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Doré's ‘Love and Fate’—Moira and Moirae—The ‘Fates’ of AEschylus —Divine absolutism surrendered—Jove and Typhon—Commutation of the Demon's share — Popular fatalism—Theological fatalism—Fate and Necessity—Deification of Will–Metaphysics, past and present.

GUSTAVE DORE has painted a picture of ‘Love and Fate,’ in which the terrible hag is portrayed towering above the tender Eros, and while the latter is extending the thread as far as he can, the wrinkled hands of Destiny are the boundaries of his power, and the fatal shears close upon the joy he has stretched to its inevitable limit. To the ancient mind these two forms made the two great realms of the universe, their powers meeting in the fruit with a worm at its core, in seeds of death germinating amid the play of life, in all the limitations of man. They are projected in myths of Elysium and Hades, Eden and the Serpent, Heaven and Hell, and their manifold variants. Perhaps there is no one line of mythological development which more clearly and impressively illustrates the forces under which grew the idea of an evil principle, than the changes which the personification of Fate underwent in Greece and Rome. The Moira, or Fate with Homer, is only a secondary cause, if that, and simply carries out the decrees of her father, Zeus. Zeus is the real Fate. Never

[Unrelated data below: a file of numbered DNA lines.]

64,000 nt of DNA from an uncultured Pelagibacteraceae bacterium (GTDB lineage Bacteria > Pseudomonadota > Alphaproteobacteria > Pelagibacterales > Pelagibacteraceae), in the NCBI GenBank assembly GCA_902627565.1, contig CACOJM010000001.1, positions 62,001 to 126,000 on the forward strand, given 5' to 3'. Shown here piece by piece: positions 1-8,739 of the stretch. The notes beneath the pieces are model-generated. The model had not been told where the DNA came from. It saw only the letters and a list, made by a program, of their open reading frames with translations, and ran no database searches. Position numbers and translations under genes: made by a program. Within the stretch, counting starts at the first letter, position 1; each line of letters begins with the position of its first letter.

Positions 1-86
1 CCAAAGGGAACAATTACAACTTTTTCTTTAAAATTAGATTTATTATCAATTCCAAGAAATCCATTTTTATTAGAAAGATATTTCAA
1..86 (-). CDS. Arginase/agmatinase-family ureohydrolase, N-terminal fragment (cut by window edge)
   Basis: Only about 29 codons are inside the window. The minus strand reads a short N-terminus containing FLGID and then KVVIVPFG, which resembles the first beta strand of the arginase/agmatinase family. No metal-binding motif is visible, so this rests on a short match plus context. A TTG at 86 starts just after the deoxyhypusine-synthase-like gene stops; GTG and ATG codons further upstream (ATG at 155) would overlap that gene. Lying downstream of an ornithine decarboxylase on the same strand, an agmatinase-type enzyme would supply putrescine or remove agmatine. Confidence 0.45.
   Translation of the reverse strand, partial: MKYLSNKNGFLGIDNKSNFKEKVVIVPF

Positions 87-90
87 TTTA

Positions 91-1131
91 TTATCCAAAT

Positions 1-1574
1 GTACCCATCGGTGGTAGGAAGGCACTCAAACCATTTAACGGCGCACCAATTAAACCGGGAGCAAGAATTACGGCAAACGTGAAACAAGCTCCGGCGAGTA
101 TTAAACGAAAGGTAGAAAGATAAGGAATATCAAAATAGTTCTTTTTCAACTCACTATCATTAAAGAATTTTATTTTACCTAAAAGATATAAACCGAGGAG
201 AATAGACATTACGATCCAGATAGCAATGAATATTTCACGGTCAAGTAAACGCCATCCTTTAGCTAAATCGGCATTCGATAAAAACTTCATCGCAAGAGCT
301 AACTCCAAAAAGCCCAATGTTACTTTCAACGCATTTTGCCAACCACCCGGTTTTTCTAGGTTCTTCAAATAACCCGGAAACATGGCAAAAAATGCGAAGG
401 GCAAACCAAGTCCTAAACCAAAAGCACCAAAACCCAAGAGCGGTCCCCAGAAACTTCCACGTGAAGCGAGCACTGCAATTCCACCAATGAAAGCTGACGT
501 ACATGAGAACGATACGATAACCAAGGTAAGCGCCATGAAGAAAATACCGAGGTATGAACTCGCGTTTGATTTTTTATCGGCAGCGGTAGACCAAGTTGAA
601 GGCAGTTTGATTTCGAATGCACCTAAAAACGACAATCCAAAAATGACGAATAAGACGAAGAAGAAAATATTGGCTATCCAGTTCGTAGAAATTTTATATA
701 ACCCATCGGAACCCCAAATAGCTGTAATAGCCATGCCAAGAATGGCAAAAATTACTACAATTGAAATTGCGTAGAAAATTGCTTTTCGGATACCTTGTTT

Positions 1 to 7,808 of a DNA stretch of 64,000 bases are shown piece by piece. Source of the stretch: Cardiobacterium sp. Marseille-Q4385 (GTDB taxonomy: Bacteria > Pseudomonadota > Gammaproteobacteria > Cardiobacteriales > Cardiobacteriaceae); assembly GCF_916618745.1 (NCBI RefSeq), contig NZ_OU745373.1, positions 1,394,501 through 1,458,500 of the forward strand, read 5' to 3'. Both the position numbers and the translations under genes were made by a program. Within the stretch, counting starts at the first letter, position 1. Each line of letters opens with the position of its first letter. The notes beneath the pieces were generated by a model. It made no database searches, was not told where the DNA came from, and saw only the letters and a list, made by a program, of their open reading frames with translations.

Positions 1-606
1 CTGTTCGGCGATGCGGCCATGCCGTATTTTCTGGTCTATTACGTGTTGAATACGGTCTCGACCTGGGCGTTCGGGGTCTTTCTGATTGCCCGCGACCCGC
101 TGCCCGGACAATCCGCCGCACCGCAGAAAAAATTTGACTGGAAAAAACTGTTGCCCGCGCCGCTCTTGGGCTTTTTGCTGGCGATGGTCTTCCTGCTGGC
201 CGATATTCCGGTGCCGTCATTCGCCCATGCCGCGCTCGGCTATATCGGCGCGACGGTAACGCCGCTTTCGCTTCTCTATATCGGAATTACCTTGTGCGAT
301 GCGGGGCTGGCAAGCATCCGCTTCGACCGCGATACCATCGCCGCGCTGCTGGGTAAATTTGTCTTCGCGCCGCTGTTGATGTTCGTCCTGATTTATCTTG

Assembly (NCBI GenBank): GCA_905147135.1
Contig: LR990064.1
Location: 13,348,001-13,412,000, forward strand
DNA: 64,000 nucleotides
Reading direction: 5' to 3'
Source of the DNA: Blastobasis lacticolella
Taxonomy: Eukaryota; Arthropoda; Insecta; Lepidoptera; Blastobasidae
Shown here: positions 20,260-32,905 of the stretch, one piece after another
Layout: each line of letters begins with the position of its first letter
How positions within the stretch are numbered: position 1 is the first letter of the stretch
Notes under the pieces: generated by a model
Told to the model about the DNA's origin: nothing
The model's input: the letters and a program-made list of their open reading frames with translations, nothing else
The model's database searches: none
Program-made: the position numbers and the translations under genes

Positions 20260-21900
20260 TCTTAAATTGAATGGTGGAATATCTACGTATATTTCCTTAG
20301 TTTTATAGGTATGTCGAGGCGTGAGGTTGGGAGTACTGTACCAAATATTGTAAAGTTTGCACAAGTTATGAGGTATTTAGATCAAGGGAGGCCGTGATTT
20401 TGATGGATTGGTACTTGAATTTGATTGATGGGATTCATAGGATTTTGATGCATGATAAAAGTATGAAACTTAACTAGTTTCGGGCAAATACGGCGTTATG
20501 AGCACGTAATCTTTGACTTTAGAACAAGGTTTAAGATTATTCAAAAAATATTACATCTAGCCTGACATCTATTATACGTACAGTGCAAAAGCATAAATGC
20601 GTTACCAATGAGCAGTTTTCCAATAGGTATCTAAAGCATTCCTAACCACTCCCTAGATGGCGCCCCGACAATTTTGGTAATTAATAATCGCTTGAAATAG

theless, while this is the Homeric theory or theology, there are intimations (see chap. xxvii. part 4) that the real awe of men was already transferred from Zeus to the Erinnyes. This foreshadows a change of government. With Hesiod we find, instead of one, three Moirae. They are no longer offspring of Zeus, but, as it were, his Cabinet. They do not act independently of him, but when, in pursuance of their just counsels, Zeus issues decrees, the Moirae administer them. Next we find the Moirae of Hesiod developed by other writers into final Recorders; they write the decrees of Zeus on certain indestructible tablets, after which they are irrevocable and inevitable. With AEschylus we find the Moirae developed into independent and supreme powers, above Zeus himself. The chained Prometheus looks not to Zeus but to Fate for his final liberation.